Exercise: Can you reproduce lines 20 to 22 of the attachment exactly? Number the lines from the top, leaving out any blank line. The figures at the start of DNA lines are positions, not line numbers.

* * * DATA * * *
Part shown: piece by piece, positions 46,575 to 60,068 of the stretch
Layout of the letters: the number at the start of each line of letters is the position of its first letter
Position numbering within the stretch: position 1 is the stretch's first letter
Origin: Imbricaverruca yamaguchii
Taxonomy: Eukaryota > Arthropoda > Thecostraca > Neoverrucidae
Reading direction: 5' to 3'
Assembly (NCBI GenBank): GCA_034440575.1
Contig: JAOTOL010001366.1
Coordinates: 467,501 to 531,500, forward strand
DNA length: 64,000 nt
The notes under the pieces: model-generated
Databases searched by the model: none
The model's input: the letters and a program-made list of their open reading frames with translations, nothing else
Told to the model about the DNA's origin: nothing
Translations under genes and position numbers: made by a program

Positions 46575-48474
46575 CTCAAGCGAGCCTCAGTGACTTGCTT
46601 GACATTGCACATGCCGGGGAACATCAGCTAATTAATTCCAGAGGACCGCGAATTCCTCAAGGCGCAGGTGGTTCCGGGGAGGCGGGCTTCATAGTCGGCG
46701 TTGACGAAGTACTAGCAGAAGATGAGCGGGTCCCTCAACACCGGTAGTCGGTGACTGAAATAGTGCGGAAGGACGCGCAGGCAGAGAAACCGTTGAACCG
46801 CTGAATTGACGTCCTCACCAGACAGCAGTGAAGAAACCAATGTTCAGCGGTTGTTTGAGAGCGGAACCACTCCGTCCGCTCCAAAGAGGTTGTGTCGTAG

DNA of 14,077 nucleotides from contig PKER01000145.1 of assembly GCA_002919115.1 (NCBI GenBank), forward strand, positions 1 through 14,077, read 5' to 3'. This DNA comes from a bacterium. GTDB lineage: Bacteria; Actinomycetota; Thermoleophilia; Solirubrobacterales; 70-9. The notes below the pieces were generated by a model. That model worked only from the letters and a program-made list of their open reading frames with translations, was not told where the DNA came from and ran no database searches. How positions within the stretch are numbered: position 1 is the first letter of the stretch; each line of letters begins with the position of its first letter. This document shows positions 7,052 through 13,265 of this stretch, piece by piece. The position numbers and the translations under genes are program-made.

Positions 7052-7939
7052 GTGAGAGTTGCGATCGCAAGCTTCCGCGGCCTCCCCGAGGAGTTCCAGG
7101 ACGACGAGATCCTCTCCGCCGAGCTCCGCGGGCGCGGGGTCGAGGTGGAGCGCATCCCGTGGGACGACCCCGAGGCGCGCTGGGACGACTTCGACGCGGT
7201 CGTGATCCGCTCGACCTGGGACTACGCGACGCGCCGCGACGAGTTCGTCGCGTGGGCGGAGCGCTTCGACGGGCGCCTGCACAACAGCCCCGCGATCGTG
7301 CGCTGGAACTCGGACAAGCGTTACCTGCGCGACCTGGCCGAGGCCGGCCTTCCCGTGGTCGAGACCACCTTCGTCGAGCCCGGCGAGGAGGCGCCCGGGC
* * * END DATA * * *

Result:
46801 CTGAATTGACGTCCTCACCAGACAGCAGTGAAGAAACCAATGTTCAGCGGTTGTTTGAGAGCGGAACCACTCCGTCCGCTCCAAAGAGGTTGTGTCGTAG

DNA of 14,077 nucleotides from contig PKER01000145.1 of assembly GCA_002919115.1 (NCBI GenBank), forward strand, positions 1 through 14,077, read 5' to 3'. This DNA comes from a bacterium. GTDB lineage: Bacteria; Actinomycetota; Thermoleophilia; Solirubrobacterales; 70-9. The notes below the pieces were generated by a model. That model worked only from the letters and a program-made list of their open reading frames with translations, was not told where the DNA came from and ran no database searches. How positions within the stretch are numbered: position 1 is the first letter of the stretch; each line of letters begins with the position of its first letter. This document shows positions 7,052 through 13,265 of this stretch, piece by piece. The position numbers and the translations under genes are program-made.

Positions 7052-7939